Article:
ESA says SOS
February 10 - Washington DC - A new approach to improve and update the Endangered Species Act was presented at a news conference today with House Resources Committee Chairman Richard Pombo (R-California) and Representative Greg Walden (R-Oregon), along with Senators Mike Crapo (R-Idaho) and Lincoln Chafee (R-Rhode Island), the chairman of the Senate Environment and Public Works Subcommittee on Fisheries, Wildlife, and Water. The members signaled the start of a House-Senate partnership approach to addressing the issue.
“The ESA desperately needs an update and a renewed focus on species recovery,” Chairman Pombo said. “Its one-percent recovery result over the past thirty years has failed to lived up to the Act's noble intent and our intrinsic values as Americans. These are vital statistics that no individual can support. As such, I am eager to continue the work that is being done between our chambers and optimistic that we can breathe new life into this law for the 21st century.”
“The Endangered Species Act is one of our most important laws and Congress will soon begin seeing proposals concerning it,” said Senator Crapo. “We have agreed to work together with bill sponsors and I am determined to achieve this ESA improvement with bipartisan support for a consistent approach in both chambers. Our goal is to strengthen the ESA by improving habitat conservation and recovery, providing more and better incentives, and enhancing the role of states where appropriate. Overall, we believe the ESA can be less contentious and more effective.”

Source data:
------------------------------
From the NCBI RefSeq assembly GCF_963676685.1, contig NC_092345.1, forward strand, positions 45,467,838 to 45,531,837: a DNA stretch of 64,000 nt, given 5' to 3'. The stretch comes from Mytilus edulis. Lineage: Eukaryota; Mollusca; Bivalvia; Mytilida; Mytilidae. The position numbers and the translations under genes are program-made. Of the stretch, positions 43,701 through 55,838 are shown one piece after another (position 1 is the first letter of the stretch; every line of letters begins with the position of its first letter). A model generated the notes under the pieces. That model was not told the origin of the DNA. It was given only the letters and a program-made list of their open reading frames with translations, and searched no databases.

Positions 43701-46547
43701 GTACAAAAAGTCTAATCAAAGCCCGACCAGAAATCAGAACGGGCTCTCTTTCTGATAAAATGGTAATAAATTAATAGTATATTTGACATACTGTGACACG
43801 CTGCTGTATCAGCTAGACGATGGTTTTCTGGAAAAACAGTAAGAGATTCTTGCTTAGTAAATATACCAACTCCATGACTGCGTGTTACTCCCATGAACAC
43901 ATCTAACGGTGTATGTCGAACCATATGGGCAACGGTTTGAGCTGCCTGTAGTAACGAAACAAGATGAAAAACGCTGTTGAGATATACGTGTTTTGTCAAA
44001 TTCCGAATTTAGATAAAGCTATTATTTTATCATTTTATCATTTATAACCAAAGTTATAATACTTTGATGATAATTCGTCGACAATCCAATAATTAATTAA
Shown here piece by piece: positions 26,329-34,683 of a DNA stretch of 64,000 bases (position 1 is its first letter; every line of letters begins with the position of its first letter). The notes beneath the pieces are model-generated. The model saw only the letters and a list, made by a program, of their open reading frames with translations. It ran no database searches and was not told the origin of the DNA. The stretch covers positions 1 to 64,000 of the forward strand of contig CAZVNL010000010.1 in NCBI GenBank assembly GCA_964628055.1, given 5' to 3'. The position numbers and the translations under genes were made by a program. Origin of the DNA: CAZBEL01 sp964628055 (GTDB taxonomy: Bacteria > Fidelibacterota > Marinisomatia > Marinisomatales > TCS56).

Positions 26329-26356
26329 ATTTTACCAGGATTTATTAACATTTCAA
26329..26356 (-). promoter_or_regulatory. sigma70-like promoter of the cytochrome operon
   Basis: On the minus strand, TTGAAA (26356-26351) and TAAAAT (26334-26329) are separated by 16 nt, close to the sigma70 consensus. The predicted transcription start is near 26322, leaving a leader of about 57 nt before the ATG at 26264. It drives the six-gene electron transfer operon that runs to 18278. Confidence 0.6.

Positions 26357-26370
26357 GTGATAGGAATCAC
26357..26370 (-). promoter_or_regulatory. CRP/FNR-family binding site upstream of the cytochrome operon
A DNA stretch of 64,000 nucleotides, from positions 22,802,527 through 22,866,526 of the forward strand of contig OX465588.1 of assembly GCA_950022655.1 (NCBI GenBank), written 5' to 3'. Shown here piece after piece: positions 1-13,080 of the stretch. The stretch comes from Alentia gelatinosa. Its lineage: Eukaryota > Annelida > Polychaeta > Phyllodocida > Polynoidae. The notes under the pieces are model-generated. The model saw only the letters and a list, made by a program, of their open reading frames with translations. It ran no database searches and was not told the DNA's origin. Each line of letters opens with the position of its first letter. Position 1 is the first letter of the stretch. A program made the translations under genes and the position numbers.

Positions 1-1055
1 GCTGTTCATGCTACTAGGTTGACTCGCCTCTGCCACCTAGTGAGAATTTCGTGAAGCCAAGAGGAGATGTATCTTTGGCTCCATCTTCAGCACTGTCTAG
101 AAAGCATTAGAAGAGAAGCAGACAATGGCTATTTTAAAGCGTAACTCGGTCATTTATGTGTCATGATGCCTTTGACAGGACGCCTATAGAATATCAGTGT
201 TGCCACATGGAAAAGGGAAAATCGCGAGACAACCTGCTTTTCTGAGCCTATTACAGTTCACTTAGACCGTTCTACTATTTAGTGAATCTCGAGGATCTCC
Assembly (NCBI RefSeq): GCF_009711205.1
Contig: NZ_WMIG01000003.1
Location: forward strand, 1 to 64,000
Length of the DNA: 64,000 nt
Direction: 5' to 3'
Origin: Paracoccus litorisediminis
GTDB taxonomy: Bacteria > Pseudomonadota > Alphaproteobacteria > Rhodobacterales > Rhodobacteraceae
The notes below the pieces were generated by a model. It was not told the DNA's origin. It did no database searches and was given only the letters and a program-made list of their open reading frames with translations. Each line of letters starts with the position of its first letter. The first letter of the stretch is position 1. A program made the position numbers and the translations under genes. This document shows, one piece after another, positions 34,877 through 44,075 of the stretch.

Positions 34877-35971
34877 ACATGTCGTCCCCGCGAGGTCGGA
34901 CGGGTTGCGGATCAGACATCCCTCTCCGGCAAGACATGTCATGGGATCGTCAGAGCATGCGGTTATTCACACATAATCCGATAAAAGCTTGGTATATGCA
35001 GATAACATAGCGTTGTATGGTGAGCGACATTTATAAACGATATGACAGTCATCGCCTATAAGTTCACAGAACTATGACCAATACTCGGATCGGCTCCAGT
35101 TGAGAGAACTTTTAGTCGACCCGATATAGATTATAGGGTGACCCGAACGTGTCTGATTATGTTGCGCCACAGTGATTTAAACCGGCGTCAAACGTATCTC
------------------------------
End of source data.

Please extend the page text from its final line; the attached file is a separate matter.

I think Chafee is a pretty reasonable guy, but I also think he might get rolled by the other three. The language about the poor recovery rate is obviously their talking point. And their solution? Better incentives and increasing the role of states will not promote habitat conservation and recovery. Letting federal scientists do their jobs would though. Incentives are nice, but enforcement and verification come first. You can't browbeat the enforcers and then use incentives to delegate responsibility to landowners and delegate other enforcement to the states.
I've said it before, but animals don't care about state boundaries. Management has to be holistic, not not a patchwork.
If they are really interested in recovery, they need to establish habitat based protections, and set targets for the protection and creation of new areas of endangered habitats. The species they claim to want recovered are not in need of species by species protection, but habitat by habitat conservation.
And really, the judgment of ESA shouldn't be on the number of species recovered, it should be the number of species that have gone extinct once protected. I bet that's a very small number, which is a massive success.
How's that for a division of labor? ESA protects species, and recovery and de-listing happens through ESA and endangered habitat protection and restoration. Just a thought.